Lee Roden gives the rundown on the Spanish genius who finishes runner-up in our list of the best managers in world football...
It’s a measure of the heady standards by which Pep Guardiola is judged that a season of domestic success and a lengthy European campaign is viewed as a relative failure in some sectors, when other coaches would be lauded for the same achievements in less-than-ideal circumstances.
Bayern Munich won the Bundesliga by 10 points, reached the semi-finals of the DFB-Pokal, and finished among the four best teams in Europe – and they did it against a backdrop of absurd injury problems.
The Bavarians not only lost a large volume of players over the course of the year, but they lost important ones too, with figures vital to Guardiola’s football like David Alaba, Arjen Robben, Franck Ribery, Thiago Alcantara and Javi Martínez often unavailable when they were most needed.
Because of those fitness problems, we rarely got to see what Guardiola’s side were truly capable of, but on the occasions where it was possible they were nothing short of spectacular.
The first half of their 7-1 hounding of Roma at the Stadio Olimpico in October was genuinely breathtaking, a masterclass on how to achieve numerical superiority through intelligent movement and switching play, as well as a dazzling demonstration of one-touch football the Bavarians can deliver when their finest are fit (or rather, most of their finest, given Thiago wasn’t even available for that game).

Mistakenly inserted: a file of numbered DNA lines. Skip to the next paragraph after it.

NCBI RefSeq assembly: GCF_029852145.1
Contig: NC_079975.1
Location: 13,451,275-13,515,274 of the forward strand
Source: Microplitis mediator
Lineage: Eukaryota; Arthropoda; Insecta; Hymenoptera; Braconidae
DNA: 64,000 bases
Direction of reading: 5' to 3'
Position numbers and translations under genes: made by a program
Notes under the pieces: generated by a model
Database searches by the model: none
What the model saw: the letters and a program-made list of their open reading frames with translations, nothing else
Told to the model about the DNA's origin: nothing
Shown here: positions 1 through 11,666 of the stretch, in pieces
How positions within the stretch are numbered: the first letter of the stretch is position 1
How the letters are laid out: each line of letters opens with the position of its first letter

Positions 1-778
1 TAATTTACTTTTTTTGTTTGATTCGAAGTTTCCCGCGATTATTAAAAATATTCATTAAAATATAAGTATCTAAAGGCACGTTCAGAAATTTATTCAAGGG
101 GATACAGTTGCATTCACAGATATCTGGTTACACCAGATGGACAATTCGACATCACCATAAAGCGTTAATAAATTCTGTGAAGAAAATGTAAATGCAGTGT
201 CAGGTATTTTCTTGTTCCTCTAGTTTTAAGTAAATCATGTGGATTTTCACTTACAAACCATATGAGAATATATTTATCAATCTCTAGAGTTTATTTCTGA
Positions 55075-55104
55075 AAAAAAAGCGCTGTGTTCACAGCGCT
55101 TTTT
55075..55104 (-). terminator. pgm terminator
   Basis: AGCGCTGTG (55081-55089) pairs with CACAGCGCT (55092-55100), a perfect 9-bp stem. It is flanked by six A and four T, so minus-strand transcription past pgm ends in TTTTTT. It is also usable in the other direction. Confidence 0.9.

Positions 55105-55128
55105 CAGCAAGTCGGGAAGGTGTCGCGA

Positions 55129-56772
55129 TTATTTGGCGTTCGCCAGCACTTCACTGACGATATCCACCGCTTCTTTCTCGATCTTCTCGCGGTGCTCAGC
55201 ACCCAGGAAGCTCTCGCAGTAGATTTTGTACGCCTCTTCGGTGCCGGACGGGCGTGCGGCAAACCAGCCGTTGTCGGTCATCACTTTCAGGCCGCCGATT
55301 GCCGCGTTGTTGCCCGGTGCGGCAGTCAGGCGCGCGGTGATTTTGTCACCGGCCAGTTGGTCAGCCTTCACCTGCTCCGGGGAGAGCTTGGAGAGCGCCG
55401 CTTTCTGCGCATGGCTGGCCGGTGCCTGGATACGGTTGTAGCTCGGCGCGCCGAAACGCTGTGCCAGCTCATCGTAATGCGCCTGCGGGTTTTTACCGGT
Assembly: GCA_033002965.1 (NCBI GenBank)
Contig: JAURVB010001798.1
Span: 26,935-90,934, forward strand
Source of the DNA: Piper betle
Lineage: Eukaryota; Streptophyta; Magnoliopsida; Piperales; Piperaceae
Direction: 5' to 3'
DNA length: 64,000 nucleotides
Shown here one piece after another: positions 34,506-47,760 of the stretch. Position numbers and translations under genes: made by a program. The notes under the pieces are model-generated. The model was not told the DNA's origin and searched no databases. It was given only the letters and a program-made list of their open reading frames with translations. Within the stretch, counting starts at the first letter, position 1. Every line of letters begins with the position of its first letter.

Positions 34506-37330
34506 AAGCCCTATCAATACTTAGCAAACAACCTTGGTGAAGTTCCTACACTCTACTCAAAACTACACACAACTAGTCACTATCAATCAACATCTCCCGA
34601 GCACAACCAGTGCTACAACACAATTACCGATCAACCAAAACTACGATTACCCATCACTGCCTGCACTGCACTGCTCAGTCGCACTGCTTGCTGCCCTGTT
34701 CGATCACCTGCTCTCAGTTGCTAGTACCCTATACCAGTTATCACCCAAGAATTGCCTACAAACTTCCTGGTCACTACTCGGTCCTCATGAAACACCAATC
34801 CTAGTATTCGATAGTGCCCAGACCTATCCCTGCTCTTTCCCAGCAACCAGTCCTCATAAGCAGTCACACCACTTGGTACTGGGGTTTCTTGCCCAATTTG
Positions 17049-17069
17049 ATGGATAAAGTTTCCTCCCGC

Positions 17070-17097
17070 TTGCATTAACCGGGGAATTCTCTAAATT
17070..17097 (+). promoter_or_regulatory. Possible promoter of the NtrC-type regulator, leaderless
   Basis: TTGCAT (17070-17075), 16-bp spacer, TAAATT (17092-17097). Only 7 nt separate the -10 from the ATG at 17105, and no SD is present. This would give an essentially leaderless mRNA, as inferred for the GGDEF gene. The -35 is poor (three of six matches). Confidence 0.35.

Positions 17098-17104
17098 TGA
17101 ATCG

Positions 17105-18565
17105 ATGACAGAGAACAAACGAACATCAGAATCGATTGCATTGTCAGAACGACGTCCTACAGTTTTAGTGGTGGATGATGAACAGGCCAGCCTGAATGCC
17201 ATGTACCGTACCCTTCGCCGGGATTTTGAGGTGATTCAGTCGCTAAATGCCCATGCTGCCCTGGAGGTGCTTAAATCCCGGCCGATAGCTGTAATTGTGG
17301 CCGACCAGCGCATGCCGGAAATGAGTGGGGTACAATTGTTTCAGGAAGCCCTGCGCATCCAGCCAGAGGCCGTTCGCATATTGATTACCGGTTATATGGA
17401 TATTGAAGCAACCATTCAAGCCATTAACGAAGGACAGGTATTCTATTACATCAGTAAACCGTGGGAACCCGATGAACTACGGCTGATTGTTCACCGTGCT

At their fleeting fittest and best in 2014/15, Guardiola’s team were the most versatile and most complex in Europe
That match, rather than later performances with a depleted squad, was a better reflection of how much success Guardiola has had in trying to improve the collective play of this team, though even in the darker days there were a few bright spots.
In the 6-1 hammering of Porto at the Allianz Arena it wasn’t one-touch football that caused damage but their overloading of the flanks and expertly timed midfield running. Thiago’s reappearance after getting the medical green light was key. Bayern killed the Portuguese side in a different manner to the way they killed Roma, but they slaughtered them nonetheless.
At their fleeting fittest and best in 2014/15, Guardiola’s team were the most versatile and most complex in Europe, capable of shifting systems and focus mid-game according to their Catalan conductor’s gestures on the sidelines. To pull that off you need the brightest footballers available, and it’s inevitable that their effectiveness diminished when injury forced increased usage of lesser players. The same would be the case in any side.
Take Lionel Messi, Neymar and Gerard Pique out of Luis Enrique’s Barcelona for example – three players whose relative importance in Catalonia is on a par with Alaba, Robben and Ribery in Munich – and there would certainly be a significant lowering in the overall standard of the Blaugrana’s play. Yet for some reason, Bayern’s inability to call upon those three stalwarts was rarely taken into account when analysing their failure to better Barça in May.